Module with various helper methods for executing external commands. In most cases, you can use sh to run commands and have decent logging done. You will likely use this in a class that also mixes-in OptparsePlus::CLILogging (remembering that OptparsePlus::Main mixes this in for you).

If you don't, you must provide a logger via set_sh_logger.


include OptparsePlus::SH

sh 'cp foo.txt /tmp'
# => logs the command to DEBUG, executes the command, logs its output to DEBUG and its
#    error output to WARN, returns 0

sh 'cp non_existent_file.txt /nowhere_good'
# => logs the command to DEBUG, executes the command, logs its output to INFO and
#    its error output to WARN, returns the nonzero exit status of the underlying command

sh! 'cp non_existent_file.txt /nowhere_good'
# => same as above, EXCEPT, raises a OptparsePlus::FailedCommandError

sh 'cp foo.txt /tmp' do
  # Behaves exactly as before, but this block is called after

sh 'cp non_existent_file.txt /nowhere_good' do
  # This block isn't called, since the command failed

sh 'ls -l /tmp/' do |stdout|
  # stdout contains the output of the command
sh 'ls -l /tmp/ /non_existent_dir' do |stdout,stderr|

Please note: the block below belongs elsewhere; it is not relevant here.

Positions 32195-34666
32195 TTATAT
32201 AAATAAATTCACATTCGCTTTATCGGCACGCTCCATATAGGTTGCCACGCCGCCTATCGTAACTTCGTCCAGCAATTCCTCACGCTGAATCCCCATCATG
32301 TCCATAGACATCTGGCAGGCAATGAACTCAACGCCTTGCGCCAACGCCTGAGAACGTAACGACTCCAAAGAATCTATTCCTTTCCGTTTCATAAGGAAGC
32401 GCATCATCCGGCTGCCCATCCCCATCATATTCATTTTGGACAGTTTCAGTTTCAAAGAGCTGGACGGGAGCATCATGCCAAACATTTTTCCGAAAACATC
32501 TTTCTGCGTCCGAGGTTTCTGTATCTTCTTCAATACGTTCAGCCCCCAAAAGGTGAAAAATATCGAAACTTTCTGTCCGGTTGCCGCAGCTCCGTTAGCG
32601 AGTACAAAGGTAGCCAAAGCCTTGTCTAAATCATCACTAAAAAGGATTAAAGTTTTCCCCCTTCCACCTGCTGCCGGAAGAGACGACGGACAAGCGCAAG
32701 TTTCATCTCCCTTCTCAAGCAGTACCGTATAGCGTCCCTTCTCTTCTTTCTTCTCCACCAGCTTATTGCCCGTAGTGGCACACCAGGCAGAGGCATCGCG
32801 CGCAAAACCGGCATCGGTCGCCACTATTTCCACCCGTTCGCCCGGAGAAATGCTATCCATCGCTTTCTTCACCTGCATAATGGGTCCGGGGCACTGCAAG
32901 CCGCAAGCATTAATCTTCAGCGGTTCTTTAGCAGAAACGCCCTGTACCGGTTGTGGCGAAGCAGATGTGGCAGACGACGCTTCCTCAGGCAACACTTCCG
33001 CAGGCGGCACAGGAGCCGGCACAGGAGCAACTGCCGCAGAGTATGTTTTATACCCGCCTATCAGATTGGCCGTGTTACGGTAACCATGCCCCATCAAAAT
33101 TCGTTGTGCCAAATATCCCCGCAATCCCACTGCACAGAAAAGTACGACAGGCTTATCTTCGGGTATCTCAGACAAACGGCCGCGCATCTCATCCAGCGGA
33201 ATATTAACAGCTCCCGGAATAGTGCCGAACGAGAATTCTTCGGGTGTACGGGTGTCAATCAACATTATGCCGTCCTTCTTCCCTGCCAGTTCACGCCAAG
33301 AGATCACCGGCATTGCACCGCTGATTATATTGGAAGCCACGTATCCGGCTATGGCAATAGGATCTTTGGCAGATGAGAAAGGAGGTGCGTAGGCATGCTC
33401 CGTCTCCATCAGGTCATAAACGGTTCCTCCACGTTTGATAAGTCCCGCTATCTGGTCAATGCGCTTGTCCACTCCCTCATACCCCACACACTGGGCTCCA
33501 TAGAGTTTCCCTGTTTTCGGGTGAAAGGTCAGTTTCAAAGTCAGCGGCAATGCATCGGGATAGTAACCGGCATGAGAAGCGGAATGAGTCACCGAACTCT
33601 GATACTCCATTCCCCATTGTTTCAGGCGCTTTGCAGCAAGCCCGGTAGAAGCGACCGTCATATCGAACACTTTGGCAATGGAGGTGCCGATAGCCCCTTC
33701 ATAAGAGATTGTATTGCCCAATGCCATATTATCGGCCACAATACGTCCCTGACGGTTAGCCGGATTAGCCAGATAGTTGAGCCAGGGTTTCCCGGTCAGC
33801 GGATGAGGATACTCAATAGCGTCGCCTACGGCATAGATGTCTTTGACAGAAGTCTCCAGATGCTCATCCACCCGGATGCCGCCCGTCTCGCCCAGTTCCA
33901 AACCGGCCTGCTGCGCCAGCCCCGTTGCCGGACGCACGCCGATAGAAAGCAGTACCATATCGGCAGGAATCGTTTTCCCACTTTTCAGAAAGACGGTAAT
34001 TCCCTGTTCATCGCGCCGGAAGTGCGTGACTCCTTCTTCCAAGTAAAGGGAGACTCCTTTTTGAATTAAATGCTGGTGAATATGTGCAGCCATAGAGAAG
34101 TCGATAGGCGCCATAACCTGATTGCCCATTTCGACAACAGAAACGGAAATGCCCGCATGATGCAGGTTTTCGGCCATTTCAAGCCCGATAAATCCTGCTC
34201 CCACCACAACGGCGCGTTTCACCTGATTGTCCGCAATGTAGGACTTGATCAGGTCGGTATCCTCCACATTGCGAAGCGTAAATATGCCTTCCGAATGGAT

# stdout contains the output of the command,
  # stderr contains the standard error output.

Handling process execution

In order to work on as many Rubies as possible, this class defers the actual execution to an execution strategy. See set_execution_strategy if you think you'd like to override that, or just want to know how it works.

More complex execution and subprocess management

This is not intended to be a complete replacement for Open3 or an enhanced means of managing subprocesses. This is to make it easy for you to shell-out to external commands and have your app be robust and easy to maintain.

Class Public methods
# File lib/optparse_plus/sh.rb, line 66
def self.included(k)
Instance Public methods

Set the strategy to use for executing commands. In general, you don't need to set this since this module chooses an appropriate implementation based on your Ruby platform:

1.8 Rubies, including 1.8, and REE

Open4 is used via OptparsePlus::ExecutionStrategy::Open_4. open4 will not be installed as a dependency. RubyGems doesn't allow conditional dependencies, so make sure that your app declares it as a dependency if you think you'll be running on 1.8 or REE.


Open4 is used, but we handle things a bit differently; see OptparsePlus::ExecutionStrategy::RBXOpen_4. Same warning on dependencies applies.


Use JVM calls to Runtime via OptparsePlus::ExecutionStrategy::JVM


Currently no support for Windows

All others

we use Open3 from the standard library, via OptparsePlus::ExecutionStrategy::Open_3

See OptparsePlus::ExecutionStrategy::Base for how to implement your own.

# File lib/optparse_plus/sh.rb, line 172
def set_execution_strategy(strategy)
  @execution_strategy = strategy

Override the default logger (which is the one provided by CLILogging). You would do this if you want a custom logger or you aren't mixing-in CLILogging.

Note that this method is not called sh_logger= to avoid annoying situations where Ruby thinks you are setting a local variable